of oppression reinforce and replicate each other: gender and race
oppression would soon lead to the reemergence of economic oppression, even
if it was somehow eliminated (Max makes a version of this point as well,
but still seems to prioritize economics and politics). The strategic flaw
is that we shouldn't put aside issues of importance to our natural
constituencies: the victims of oppression are less likely to come on board
if our movement deprioritizes (or fails to explicitly prioritize) issues
of importance to them. Incorporating this stuff is a resolution could be
tricky, because we don't want to leave anything out, and we might not even
be aware of all the things we want to put in: who knows what crazy
arbitrary categories tomorrow has in store? Generic language like "and
other structures of oppression" is probably the solution (should we find
this to be a problem in the first place).

I strongly disagree with Tim's proposal that "We propose a system which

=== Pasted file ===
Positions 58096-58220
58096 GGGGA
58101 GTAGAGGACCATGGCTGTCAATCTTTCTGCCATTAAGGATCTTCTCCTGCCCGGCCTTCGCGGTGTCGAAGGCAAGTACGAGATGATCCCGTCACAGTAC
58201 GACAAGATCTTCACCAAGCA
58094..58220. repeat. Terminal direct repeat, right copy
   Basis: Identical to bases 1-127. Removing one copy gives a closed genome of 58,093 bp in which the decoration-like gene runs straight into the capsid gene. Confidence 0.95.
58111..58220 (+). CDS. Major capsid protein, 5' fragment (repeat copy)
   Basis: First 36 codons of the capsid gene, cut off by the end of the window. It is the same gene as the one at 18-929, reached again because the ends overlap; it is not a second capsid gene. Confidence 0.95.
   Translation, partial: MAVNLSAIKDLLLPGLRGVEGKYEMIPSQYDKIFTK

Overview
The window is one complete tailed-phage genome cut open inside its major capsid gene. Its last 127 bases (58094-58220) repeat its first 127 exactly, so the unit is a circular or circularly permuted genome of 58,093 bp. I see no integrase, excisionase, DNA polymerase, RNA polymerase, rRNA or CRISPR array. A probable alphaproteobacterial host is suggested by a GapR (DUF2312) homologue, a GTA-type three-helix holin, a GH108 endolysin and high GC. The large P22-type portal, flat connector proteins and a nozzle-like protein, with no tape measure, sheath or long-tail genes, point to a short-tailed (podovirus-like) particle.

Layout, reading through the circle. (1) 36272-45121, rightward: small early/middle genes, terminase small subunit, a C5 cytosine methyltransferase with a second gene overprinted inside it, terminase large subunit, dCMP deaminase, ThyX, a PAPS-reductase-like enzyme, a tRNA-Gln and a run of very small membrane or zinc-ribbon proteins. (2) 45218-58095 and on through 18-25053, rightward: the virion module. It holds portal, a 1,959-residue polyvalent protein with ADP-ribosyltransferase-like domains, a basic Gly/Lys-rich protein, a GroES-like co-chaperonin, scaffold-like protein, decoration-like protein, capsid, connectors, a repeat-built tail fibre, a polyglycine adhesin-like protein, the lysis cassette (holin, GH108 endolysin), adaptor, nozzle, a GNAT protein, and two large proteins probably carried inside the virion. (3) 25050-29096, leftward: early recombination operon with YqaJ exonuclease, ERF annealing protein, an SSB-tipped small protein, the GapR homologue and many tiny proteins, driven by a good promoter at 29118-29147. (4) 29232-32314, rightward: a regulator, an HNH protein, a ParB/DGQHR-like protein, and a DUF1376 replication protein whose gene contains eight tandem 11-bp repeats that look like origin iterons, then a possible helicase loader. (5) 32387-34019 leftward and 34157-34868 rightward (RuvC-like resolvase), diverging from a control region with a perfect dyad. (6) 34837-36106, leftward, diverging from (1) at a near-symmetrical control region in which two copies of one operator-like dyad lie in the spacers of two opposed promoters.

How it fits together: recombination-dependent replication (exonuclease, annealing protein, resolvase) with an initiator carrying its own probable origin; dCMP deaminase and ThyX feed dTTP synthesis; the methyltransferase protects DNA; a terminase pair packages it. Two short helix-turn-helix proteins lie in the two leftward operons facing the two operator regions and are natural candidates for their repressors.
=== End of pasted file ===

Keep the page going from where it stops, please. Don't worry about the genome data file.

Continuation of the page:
gives individuals equal weight in society according to aptitude and
choice, not according to heritage or force." The last two criteria are
rightly rejected, but the former two, especially "aptitude", seem
dangerous to me. Specifically, the following scenario seems all too
likely: a group of people with the right aptitudes (determined how?)
choose to exercise their power to deny that other people with different
aptitudes can make the choice to participate equally in decision-making,
because they feel that they themselves are best equipped to make the
decisions that face society. Note how this fairly accurately describes
both the United States and the former Soviet Union, systems we do not want
to duplicate.